Objectives The aim of the study was to determine the prevalence of latex allergy in nurses and to determine occupational risk factors.
Methods A cross-sectional study was conducted in 899 female nurses from three Thai hospitals with information on working conditions, lifestyle, ill-health, and symptoms related to latex use, collected by a self-reported questionnaire. Pulmonary function was determined by spirometry. Latex sensitisation was determined by using a solid-phase enzyme-labelled fluoroenzymeimmunoassay for anti-latex IgE antibodies. Inhalable aerosol levels were measured in different wards using stationary air sampling and latex aeroallergen levels in these samples were measured using a Pharmacia CAP competitive-inhibition immunoassay.
Results Health effects-related to latex glove use were reported by 17.5% (157/899) of the nurses with the majority reporting dermal symptoms (84.1%, 132/157) and to a lesser extent respiratory symptoms (27.4%, 43/157), respectively. The prevalence of latex sensitisation was 4.4% (16/363). Occupational factors associated with dermal symptoms included working in operating theatres (OR 2.5, 95% CI 1.5 - 4.2]), wearing > 15 pairs of latex gloves per day (OR 2.1, 95% CI 1.3 - 3.4), and washing hands with chlorhexidine (OR 2.1, 95% CI 1.2 - 3.5). Latex sensitisation was associated with respiratory symptoms (OR 3.8, 95% CI 1.0 - 14.5) and with decreased FEF25–75% predicted (β -12.22, 95% CI -23.6 to -0.88). The concentration of NRL aeroallergens in hospital workplaces ranged from 6.9 to 12.4 ng/m3.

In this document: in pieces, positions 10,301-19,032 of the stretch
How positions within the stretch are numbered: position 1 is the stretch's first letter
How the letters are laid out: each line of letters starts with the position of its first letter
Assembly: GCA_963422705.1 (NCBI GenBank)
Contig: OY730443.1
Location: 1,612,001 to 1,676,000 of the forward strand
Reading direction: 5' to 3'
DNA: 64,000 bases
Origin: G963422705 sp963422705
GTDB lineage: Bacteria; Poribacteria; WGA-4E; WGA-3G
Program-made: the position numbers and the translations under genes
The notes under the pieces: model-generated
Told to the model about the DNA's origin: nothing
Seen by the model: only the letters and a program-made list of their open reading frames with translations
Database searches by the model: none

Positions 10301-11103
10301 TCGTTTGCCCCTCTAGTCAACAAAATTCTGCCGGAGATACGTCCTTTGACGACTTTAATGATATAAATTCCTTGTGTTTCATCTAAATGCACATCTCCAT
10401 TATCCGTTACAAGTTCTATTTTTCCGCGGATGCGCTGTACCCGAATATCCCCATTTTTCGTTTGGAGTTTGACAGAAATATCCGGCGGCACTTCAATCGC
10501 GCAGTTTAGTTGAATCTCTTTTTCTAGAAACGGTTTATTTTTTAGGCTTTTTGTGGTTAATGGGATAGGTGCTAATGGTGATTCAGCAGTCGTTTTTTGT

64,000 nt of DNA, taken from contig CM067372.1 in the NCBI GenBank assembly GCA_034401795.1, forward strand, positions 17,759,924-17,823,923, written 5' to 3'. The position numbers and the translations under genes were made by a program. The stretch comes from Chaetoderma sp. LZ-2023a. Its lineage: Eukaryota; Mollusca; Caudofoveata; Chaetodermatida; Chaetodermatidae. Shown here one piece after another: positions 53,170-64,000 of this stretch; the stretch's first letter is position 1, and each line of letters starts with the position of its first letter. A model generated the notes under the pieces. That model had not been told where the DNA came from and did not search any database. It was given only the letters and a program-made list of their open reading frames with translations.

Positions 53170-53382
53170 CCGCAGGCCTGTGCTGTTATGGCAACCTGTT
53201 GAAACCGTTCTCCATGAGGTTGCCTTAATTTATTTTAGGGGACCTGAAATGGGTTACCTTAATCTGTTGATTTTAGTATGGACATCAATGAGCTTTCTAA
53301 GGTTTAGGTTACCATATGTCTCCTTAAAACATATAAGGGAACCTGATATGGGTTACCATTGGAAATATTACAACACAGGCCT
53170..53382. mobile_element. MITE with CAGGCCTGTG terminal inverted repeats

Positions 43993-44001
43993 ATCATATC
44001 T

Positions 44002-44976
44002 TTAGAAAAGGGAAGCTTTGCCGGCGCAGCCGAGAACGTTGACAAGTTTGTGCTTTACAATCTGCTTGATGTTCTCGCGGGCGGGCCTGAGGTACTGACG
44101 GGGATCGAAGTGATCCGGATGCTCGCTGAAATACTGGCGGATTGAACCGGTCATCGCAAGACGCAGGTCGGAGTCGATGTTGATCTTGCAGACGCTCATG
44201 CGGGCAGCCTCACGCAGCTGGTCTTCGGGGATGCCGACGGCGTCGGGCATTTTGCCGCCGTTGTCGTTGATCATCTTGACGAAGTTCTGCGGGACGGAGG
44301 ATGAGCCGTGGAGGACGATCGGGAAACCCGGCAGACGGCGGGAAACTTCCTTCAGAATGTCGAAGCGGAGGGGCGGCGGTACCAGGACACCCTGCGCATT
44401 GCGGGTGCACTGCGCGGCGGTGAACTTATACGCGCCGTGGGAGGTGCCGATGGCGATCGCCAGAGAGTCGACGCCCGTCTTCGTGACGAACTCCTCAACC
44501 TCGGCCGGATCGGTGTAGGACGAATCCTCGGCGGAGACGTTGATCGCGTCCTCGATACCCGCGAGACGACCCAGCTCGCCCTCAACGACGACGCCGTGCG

Conclusions Use of powdered latex gloves was associated with increasing risk of developing glove-related symptoms, particularly dermal symptoms in nurses. Operating theatre nurses were a high risk group for developing glove-related dermal symptoms. Use of alternative gloves should be considered in Thai-hospitals, while also the risk associated with the use of chlorhexidine containing sanitisers should be examined further.
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